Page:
Join our daily and weekly newsletters for the latest updates and exclusive content on industry-leading AI coverage. Learn More

Given the high costs and slow speed of training large language models (LLMs), there is an ongoing discussion about whether spending more compute cycles on inference can help improve the performance of LLMs without the need for retraining them.

In a new study, researchers at DeepMind and the University of California, Berkeley explore ways to improve the performance of LLMs by strategically allocating compute resources during inference. Their findings, detailed in a new research paper, suggest that by optimizing the use of inference-time compute, LLMs can achieve substantial performance gains without the need for larger models or extensive pre-training.

## The tradeoff between inference-time and pre-training compute

The dominant approach to improving LLM performance has been to scale up model size and pre-training compute. However, this approach has limitations. Larger models are expensive to train and require more resources to run, which can make them impractical for deployment in different settings, including resource-constrained devices.

The alternative is to use more compute during inference to improve the accuracy of LLM responses on challenging prompts. This approach can enable the deployment of smaller LLMs while still achieving comparable performance to larger, more computationally expensive models.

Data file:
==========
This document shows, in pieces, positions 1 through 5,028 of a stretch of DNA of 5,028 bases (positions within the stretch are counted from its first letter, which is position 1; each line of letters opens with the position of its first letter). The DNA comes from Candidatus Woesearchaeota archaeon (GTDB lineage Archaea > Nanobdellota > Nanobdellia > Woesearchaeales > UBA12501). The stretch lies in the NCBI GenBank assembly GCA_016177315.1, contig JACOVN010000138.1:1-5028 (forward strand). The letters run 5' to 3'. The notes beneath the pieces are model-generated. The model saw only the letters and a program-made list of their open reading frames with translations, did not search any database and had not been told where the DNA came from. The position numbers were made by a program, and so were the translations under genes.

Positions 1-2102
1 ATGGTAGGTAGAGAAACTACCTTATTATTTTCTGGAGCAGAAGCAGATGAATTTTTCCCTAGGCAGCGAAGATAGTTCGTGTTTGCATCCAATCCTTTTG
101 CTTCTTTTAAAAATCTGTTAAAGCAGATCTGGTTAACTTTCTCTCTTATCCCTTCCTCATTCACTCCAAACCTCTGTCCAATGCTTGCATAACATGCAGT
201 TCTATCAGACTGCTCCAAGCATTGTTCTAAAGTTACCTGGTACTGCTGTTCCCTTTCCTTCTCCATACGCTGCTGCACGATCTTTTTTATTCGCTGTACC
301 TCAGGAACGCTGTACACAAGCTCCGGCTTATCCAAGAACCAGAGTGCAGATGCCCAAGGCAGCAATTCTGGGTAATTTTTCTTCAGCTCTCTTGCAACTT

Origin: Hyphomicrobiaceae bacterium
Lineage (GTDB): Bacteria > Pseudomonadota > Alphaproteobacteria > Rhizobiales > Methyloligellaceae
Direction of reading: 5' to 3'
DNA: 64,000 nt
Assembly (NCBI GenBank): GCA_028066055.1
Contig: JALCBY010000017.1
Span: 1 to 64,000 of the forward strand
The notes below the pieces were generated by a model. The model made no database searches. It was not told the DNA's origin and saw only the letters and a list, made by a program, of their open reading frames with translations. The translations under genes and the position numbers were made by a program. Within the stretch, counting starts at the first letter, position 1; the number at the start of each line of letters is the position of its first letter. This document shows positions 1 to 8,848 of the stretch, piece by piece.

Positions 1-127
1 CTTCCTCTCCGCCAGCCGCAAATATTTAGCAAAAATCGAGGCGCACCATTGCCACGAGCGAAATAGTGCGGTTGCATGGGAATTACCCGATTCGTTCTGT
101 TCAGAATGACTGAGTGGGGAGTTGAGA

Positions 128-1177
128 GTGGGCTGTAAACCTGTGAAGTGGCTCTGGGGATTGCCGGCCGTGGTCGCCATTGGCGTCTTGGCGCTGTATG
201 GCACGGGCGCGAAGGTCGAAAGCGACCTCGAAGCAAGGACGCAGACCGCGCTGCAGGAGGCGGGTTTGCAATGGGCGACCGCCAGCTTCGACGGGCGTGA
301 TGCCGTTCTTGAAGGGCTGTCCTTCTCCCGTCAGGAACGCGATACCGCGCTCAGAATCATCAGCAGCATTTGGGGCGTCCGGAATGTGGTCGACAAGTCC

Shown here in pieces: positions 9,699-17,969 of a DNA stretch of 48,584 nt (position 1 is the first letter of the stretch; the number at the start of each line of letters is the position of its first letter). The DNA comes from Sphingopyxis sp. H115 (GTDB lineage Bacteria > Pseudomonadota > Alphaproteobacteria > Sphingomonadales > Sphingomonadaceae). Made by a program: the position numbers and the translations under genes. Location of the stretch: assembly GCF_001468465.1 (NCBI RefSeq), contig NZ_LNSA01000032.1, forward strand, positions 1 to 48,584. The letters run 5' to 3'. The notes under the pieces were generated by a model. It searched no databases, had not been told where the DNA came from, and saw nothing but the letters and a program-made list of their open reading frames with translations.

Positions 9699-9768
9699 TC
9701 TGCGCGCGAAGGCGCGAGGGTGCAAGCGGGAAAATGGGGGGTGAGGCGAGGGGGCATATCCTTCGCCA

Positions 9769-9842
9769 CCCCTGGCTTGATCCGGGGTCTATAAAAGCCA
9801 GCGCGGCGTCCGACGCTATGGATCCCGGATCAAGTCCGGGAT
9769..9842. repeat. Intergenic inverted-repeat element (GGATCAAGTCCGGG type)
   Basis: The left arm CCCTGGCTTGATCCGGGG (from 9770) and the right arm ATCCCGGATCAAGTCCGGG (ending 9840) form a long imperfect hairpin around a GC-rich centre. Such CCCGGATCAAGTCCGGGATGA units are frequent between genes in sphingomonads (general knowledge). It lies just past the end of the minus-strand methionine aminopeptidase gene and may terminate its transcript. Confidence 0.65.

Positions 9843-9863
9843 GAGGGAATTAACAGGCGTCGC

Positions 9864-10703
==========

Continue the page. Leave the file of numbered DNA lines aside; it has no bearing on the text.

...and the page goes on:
The question is, if an LLM is allowed to use a fixed amount of inference-time compute, how can you get the best performance through different inference methods and how well will it perform compared to a larger pre-trained model?

The most popular approach for scaling test-time computation is best-of-N sampling, where the model generates N outputs in parallel and the most accurate response is selected as the final answer. However, there are other ways to use inference-time compute to improve LLMs. For example, instead of generating multiple responses in parallel, you can have the model revise and correct its response in multiple sequential steps. Another method is to change the verification mechanism that chooses the best-produced response. You can also combine parallel and sequential sampling along with multiple verification strategies and search algorithms to get an even richer landscape of inference-time optimization strategies.

To determine the optimal inference-time strategy, the researchers define “test-time compute-optimal scaling strategy” as the “strategy that chooses hyperparameters corresponding to a given test-time strategy for maximal performance benefits on a given prompt at test time.”

“Ideally, test-time compute should modify the distribution so as to generate better outputs than naïvely sampling from the LLM itself would,” the researchers write.

## Different ways to use inference-time compute

The researchers explored two main strategies for using inference-time compute to improve LLM performance. The first strategy focuses on modifying the proposal distribution, which is the process by which the LLM generates responses. This can be achieved by fine-tuning the LLM to iteratively revise its answers in complex reasoning-based settings.